Philippines Seeks to Stop Filipino Maids From Cleaning Skyscraper Windows in HK

Philippines Seeks to Stop Filipino Maids From Cleaning Skyscraper Windows in HK
Ryan General
By Ryan General
September 23, 2016
A Filipino maid was cleaning the windows of her employer’s apartment in Tseung Kwan O when she lost her balance and fell to her death. The 35-year-old was the fourth helper in Hong Kong to have died washing windows this year alone.
Alex Vallespin, Philippines’ Vice-consul in Hong Kong, said he plans to ask the Hong Kong government to stop employers from ­forcing Filipino maids to clean skyscraper windows, according to South China Morning Post.
“It endangers the lives of the workers … we will request that it be excluded,” Vallespin was quoted as saying.
He said that he plans to state the request during the scheduled meeting with the Philippines’ labor secretary, Silvestre Bello, and his Hong Kong counterpart, Matthew Cheung Kin-chung, on Friday.
Cheung’s spokesman told SCMP that the Hong Kong government values work safety and “all employees must ensure a safe working environment”.
“The Labour Department and the Occupational Safety and Health Council have all along been stepping up their publicity and educational efforts for both employers and employees to raise their awareness of the importance of occupational safety,” he said.
Meanwhile,  Philippines’ Labour attache Jalilo Dela Torre, who will be assisting Secretary Bello during the Hong Kong visit, said that the ban on window-cleaning will not be part of the meeting’s agenda.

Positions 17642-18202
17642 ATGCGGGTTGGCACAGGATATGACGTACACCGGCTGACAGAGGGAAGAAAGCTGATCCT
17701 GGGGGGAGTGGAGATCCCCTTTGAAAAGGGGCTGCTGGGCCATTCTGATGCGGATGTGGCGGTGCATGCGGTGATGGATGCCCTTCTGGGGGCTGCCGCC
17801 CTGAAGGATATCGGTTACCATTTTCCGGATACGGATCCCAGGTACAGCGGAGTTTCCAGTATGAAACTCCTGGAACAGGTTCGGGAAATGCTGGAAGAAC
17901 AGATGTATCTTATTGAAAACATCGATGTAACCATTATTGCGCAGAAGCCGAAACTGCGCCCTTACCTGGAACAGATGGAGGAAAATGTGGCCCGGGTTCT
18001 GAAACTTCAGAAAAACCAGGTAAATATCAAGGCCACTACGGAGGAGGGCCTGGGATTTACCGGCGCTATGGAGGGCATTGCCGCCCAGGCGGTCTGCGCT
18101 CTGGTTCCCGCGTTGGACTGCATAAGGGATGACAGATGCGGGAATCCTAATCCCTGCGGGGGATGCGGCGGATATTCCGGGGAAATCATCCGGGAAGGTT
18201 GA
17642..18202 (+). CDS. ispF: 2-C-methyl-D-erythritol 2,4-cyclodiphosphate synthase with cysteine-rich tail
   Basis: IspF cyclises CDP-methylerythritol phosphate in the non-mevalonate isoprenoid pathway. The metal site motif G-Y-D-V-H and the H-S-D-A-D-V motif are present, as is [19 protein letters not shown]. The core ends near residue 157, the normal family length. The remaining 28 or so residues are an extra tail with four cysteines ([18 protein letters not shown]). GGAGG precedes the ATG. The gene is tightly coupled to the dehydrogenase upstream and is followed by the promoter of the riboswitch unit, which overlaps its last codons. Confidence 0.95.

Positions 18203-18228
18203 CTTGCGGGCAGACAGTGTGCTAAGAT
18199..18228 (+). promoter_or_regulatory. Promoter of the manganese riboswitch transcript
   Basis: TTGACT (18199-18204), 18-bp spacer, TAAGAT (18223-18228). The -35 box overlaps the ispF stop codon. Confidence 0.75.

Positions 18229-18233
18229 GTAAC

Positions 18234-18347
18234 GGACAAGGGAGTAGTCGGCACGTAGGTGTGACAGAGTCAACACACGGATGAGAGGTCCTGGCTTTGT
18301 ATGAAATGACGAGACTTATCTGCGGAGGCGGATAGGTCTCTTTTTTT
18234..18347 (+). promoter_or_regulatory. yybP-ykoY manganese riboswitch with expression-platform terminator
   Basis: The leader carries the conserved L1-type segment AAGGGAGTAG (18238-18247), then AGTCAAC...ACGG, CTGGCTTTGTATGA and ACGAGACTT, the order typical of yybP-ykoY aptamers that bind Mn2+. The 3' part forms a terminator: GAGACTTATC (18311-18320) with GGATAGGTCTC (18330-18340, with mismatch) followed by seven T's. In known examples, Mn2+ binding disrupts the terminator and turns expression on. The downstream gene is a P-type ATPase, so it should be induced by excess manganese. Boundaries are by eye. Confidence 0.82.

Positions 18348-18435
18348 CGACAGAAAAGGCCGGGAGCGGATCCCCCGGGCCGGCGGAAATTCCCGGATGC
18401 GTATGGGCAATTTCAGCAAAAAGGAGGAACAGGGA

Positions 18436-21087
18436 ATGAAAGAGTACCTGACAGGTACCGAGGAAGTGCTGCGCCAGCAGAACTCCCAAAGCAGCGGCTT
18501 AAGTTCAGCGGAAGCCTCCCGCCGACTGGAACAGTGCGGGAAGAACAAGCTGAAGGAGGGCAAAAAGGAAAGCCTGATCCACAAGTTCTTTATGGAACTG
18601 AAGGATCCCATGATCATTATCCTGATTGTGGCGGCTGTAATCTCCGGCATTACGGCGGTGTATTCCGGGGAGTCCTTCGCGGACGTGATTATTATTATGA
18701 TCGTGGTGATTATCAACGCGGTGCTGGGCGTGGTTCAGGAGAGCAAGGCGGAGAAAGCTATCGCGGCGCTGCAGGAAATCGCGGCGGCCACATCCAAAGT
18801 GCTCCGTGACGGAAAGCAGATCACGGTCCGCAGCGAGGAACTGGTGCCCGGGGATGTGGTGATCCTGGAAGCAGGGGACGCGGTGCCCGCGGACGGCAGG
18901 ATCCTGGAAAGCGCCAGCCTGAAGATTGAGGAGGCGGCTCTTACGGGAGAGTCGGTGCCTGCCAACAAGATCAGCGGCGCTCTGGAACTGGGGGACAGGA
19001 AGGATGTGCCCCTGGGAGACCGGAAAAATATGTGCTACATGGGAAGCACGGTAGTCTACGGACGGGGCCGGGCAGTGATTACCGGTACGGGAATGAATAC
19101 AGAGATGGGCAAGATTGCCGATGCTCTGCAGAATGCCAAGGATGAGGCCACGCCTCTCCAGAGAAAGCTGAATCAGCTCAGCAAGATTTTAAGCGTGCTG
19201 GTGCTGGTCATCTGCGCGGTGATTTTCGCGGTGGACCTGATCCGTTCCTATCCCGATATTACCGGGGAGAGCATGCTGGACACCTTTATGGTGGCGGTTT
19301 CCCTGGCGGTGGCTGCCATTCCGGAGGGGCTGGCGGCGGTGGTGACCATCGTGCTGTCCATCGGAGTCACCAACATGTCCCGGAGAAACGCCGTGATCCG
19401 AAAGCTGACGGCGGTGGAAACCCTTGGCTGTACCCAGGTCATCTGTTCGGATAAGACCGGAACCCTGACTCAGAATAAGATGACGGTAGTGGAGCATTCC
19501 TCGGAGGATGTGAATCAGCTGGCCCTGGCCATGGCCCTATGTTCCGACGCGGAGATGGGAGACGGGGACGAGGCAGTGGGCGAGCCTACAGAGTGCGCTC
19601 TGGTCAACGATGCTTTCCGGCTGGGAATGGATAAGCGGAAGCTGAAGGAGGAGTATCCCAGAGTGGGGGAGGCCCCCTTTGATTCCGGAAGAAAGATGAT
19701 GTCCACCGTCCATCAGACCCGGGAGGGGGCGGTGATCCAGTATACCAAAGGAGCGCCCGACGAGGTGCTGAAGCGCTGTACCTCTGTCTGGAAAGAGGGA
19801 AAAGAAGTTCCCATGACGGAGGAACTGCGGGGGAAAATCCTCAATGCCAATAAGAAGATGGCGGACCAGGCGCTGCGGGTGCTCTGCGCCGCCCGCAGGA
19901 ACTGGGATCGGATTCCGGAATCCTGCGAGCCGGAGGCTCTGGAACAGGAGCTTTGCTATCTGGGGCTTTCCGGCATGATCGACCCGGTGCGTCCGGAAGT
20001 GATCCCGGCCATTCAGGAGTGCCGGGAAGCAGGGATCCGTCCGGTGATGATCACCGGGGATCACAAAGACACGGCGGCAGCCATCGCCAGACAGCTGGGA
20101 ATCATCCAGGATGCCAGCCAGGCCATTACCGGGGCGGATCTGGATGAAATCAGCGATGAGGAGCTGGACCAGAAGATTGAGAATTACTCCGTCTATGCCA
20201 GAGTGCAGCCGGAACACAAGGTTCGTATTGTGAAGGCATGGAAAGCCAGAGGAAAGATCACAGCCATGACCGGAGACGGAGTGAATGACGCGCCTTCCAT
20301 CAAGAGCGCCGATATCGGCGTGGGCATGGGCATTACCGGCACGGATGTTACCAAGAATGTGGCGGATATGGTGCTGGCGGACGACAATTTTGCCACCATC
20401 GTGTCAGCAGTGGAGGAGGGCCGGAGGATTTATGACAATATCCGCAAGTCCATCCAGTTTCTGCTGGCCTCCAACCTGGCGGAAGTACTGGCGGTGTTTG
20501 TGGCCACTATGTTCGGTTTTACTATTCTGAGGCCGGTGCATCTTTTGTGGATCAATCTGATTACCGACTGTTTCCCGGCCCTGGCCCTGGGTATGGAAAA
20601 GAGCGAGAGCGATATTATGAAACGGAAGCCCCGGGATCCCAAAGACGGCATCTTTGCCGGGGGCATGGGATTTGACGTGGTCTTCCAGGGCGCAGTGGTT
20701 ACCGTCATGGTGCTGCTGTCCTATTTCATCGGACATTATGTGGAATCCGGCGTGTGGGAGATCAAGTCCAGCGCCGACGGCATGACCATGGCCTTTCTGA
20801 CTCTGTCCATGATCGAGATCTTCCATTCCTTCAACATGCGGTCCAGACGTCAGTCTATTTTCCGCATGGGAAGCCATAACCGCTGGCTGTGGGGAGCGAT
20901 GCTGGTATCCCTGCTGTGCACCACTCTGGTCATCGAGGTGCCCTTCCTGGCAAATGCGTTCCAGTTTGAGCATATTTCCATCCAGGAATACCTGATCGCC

“The main purpose of his visit was to meet the Filipino community on Sunday,” Dela Torre reportedly said.
Earlier this month, a group of domestic workers in Hong Kong joined the protest to call for a ban on window-cleaning. The demonstrators marched from Chater Road in Central to the Labour Department in Wan Chai. They also demanded a pay rise, a limit on their working hours and a clear definition of “suitable accommodation”.
“Cleaning windows from the outside is not a domestic worker’s duty. It’s a responsibility of the building management … It’s necessary to have proper training and safety equipment to do that sort of job,” said Asian Migrants Coordinating Body spokesperson Eman Villanueva.
He also shared his own experience of ­window cleaning years ago: “I was working at a 2,000 sq ft flat and one side was facing the sea … I had half of my body hanging outside in order to clean the windows properly,” he said.
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